[Extract from Simpson, P. (2010) Ecologies of Street Performance: Bodies, Affects, Politics. Unpublished PhD Thesis, University of Bristol, Bristol, pp. 7-10]
A Short Introduction to Non-representational Theory
Non-representational theory has emerged since the mid-1990s in a series of papers and book chapters written by Thrift (see Thrift 1996; 1997; 1999; 2000; 2007) and has also evolved in the work of a range of his postgraduate students during that time (Dewsbury, et al. 2002; Dewsbury 2000; 2003; Harrison 2000; 2007; 2008; McCormack 2002; 2003; 2005; Wylie 2002; 2005; 2006), and a few others (Anderson 2006; Laurier and Philo 2006; Lorimer 2005). In its most recent articulation, for Thrift (2007: 2), non-representational theory represents, most simply, an interest in “the geography of what happens” and, “[i]n large part, it is therefore a work of description of the bare bones of actual occasions”. In a little more detail, Lorimer (2005: 84) suggests that its
“focus falls on how life takes shape and gains expression in shared experiences, everyday routines, fleeting encounters, embodied movements, precognitive triggers, practical skills, affective intensities, enduring urges, unexceptional interactions and sensuous dispositions…which escape from the established academic habit of striving to uncover meanings and values that apparently await our discovery, interpretation, judgment and ultimate representation”.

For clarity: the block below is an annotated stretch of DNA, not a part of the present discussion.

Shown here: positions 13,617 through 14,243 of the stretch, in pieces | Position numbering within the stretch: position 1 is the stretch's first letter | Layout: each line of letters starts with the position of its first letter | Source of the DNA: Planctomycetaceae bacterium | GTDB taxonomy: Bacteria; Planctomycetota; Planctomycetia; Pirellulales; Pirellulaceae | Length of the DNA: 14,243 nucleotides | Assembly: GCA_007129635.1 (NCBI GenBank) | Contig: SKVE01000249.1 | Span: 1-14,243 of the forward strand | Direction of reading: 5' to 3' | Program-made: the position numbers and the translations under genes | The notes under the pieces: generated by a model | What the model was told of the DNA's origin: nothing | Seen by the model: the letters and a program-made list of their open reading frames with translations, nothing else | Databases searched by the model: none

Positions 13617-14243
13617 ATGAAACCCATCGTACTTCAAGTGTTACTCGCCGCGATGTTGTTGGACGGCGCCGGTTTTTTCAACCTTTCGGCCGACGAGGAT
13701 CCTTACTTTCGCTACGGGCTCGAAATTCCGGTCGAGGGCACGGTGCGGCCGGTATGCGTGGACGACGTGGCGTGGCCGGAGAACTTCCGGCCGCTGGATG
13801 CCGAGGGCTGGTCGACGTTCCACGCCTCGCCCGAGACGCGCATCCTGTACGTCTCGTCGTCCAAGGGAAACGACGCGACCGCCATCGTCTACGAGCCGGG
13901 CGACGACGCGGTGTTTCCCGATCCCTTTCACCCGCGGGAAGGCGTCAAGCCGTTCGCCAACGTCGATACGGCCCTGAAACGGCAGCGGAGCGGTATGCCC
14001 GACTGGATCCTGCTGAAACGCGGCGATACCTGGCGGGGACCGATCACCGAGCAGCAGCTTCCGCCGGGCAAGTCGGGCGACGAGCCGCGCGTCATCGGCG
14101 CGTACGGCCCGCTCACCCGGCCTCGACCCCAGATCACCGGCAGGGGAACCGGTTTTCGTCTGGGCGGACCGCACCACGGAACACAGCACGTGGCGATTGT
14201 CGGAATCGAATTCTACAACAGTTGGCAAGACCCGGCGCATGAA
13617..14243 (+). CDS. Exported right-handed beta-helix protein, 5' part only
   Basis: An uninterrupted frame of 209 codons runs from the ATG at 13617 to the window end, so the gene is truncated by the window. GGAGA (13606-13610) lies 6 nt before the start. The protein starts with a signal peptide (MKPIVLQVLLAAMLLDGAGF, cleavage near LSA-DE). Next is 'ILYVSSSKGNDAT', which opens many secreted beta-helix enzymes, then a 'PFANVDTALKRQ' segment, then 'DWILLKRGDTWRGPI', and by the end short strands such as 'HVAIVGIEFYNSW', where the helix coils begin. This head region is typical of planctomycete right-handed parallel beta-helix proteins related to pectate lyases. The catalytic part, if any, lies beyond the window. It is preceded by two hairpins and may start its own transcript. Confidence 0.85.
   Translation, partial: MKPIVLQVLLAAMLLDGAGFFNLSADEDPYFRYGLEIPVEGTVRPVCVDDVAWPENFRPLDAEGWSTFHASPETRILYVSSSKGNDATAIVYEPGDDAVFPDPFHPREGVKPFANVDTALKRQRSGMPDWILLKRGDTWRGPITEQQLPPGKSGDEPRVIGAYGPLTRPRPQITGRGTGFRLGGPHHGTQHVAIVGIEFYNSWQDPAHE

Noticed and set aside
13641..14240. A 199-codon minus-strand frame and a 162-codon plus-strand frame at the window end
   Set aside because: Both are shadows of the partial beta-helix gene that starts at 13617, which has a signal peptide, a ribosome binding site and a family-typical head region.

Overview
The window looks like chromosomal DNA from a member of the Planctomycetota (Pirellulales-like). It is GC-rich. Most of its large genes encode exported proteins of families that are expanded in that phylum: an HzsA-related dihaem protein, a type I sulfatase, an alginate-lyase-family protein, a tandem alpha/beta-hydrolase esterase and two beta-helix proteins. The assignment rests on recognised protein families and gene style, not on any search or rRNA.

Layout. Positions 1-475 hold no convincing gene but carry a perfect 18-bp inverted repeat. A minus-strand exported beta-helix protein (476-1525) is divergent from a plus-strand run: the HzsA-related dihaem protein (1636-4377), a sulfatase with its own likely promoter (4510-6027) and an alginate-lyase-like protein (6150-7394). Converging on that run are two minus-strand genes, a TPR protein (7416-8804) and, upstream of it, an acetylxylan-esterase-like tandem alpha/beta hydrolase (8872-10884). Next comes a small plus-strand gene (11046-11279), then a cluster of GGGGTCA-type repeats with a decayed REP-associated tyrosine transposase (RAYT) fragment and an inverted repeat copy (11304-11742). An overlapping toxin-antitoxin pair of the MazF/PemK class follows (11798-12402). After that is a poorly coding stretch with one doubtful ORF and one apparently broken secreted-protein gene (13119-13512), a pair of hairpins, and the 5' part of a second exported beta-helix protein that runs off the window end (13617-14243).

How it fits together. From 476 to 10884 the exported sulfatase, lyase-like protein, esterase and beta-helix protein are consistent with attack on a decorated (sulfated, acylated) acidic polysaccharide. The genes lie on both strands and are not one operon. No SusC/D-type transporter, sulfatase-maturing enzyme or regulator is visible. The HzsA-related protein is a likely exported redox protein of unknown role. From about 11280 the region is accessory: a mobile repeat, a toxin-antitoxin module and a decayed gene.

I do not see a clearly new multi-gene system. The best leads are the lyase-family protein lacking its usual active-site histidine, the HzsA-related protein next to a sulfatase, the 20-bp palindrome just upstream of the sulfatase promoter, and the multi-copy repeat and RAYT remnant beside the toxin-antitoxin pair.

It is important to note though that non-representational theory is not in fact an actual theory, but something more like a style of thinking which values practice (Thrift 2000). It is therefore also best thought in the plural as non-representational theories (Anderson in Lorimer 2008). In this plurality, theories of post-structuralists, phenomenologists, pragmatists, feminists, and a collection of social theorists, mix in varying concentrations. To provide a more specific and detailed account of this plural disposition, I will now draw on the various outlinings by Thrift and others mentioned above to articulate the main thematics of non-representational theory.